Caravan Water Pump Basics
Depending on the spec of your caravan you will either have an external submersible water pump or an internal diaphragm pump. If your purchasing a new caravan the dealer may provide an Aqua roll (water container). If you intend to purchase a used caravan it may come with an Aqua Roll. A submersible pump is lowered into the Aquaroll. If the caravan has an onboard submersible pump, just a pipe is lowered into the water container. If you are on a fully serviced pitch such as ours, you can also use a special mains water float valve kit to automatically keep the Aqua roll topped up with water.
A typical example of a submersible caravan water pump: Image – Amazon.co.uk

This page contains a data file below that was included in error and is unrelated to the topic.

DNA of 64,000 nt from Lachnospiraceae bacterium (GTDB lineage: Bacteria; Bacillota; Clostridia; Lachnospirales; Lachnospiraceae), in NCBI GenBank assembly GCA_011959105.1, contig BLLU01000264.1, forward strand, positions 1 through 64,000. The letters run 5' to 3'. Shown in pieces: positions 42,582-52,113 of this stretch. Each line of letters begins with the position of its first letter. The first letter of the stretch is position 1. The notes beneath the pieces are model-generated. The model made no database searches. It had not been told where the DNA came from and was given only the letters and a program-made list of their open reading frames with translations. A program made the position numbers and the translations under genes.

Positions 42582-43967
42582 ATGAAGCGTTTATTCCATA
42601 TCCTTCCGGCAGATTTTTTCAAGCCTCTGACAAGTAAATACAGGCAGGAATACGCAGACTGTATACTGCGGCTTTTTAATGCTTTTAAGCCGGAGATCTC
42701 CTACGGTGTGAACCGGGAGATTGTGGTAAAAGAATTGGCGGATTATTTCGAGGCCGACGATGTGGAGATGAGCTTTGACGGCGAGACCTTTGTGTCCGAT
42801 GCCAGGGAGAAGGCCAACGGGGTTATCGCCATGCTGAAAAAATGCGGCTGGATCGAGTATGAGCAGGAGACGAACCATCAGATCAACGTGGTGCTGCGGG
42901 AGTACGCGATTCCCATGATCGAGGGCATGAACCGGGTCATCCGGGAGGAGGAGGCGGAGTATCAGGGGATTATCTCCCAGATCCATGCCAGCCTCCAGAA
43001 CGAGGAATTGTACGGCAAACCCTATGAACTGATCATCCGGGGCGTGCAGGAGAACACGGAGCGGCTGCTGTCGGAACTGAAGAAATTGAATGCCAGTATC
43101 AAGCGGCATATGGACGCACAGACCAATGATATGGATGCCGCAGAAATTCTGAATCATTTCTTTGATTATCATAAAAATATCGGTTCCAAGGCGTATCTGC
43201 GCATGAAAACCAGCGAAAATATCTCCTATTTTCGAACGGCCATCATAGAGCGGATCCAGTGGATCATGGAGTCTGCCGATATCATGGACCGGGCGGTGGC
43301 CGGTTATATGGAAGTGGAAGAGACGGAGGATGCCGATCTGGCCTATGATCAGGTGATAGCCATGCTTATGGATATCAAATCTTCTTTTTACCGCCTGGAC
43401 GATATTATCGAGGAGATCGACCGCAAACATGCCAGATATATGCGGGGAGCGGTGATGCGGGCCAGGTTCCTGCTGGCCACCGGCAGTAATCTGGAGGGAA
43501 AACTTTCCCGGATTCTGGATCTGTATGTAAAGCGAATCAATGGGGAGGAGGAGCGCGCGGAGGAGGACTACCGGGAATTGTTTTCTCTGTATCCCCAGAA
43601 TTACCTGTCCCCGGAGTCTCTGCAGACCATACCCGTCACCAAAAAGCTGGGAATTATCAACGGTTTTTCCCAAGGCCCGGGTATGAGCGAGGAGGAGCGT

Now, its important to note you may have a caravan water filter fitted. These do have to be changed from time to time. Furthermore, you need to understand how to sterilise the water system so its safe to use. Sometimes beginner caravanners may find the tap doest work, and if that’s the case my linked post provides some possible causes.
Beginners Guide to Caravanning Jargon – Video 2
The Caravan Breakaway Cable
One of the most important aspects of hooking up a caravan to a car every caravan beginner should learn is how to properly use the breakaway cable. The clue to the purpose of the breakaway cable is in its name. If for some reason your caravan became unhitched from your tow car during transit, the breakaway cable should snap and engage the handbrake on the caravan. However, best practice advice on caravan breakaway cables has changed recently. Not only on the type of caravan breakaway cable to use, but also on how it should be fitted:
The new best practice is to only use a carabiner type caravan breakaway cable (pictured) and not a spring clip cable: Image – Amazon.co.uk